Succeed at Shows: Become A Tour Guide
“Don’t tell prospects how they will benefit from your solution. Help them discover why, and let them tell you.” — David Sandler, from the book You Can’t Teach a Kid to Ride a Bike at a Seminar.
Like a tour guide in a foreign country, your job at a trade show is to determine what your customers want to discover, what interests or needs they have and how to interpret your language. It’s about answering their questions, and providing not only the pre-planned stops, but the unexpected gems that leave the “tour” memorable. Acting in this role requires more than showcasing your product or your booth. It places you in the position of becoming a strategic business partner, guiding your customers to the right solution that provides them and you with the greatest value.
Step 1: Listen and ask questions
Take a different approach. Don’t pitch. Instead, listen. Consider a consultative role in learning about that potential customer’s business and its needs. Ask insightful questions to identify the root of the issues the customer is struggling with, or help clarify an opportunity that the customer is considering. Before you hand out pens or Post-it Note®, take notes of your own.
Step 2: Think creatively
Try and connect the dots from what you are hearing the customer say with a potential solution. If you have a pre-packaged product, you are going to need to think beyond the wrapper, or work to meet another need that you have identified, such as shorter delivery cycles, just-in-time inventory or small shipping units.
Step 3: Work collaboratively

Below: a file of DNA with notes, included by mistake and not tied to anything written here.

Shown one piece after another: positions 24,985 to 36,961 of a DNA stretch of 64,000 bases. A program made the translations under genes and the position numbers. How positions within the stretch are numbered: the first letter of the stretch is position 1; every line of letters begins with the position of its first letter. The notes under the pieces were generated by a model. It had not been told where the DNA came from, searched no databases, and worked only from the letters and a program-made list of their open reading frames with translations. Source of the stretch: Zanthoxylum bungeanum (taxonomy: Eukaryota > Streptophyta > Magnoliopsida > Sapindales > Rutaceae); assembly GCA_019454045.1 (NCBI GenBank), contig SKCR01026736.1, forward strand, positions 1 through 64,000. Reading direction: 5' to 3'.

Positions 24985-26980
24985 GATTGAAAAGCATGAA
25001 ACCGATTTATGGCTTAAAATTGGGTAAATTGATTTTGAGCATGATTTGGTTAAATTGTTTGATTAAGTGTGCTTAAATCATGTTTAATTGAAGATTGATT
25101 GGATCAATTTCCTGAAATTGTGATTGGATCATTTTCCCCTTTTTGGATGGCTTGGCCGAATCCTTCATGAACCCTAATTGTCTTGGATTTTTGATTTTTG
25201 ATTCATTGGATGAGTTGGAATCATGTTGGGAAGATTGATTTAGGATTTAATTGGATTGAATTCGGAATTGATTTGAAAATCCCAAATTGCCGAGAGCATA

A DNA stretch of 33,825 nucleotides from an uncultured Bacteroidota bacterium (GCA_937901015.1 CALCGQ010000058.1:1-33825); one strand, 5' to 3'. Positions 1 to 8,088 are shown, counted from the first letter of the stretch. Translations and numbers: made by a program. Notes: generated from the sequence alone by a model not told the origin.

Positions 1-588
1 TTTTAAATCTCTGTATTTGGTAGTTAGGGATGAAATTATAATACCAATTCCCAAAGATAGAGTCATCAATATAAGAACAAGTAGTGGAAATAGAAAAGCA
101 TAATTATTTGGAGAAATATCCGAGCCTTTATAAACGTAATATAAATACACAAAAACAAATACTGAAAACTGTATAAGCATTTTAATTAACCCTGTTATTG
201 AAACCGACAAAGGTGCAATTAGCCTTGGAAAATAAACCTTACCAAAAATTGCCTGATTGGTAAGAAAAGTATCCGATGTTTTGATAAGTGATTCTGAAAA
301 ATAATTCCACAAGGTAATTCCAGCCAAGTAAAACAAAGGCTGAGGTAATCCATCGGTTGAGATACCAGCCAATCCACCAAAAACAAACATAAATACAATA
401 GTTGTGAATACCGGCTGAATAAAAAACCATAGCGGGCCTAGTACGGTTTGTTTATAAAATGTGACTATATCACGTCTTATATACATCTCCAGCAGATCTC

Customers often respond positively to being a part of the solution. While you have their attention, bring your ideas to the table, literally. Encourage customers to sit with you and flesh out how best to meet their needs. Develop a course of action that leaves both parties feeling as if a relationship has begun and next steps identified.
Step 4: Close the loop
Before the customer exits, recap the plan to ensure you are both on the same page and confirm the established next meeting. If you have action steps from your collaboration, provide the customer with a clear timeline of when those will be completed and when you intend to follow up.
Step 5: Follow up
Your follow-up as a strategic business partner is the “proof in the pudding” or the “rubber hitting the road.” No matter which cliché you prefer, your consultative approach doesn’t end on the trade show floor. It continues by developing a long-term, solution-based relationship with your customers.
Looking beyond the sale to a long-term partnership—one that is collaborative and strategic—may be just the new approach for your next trade show.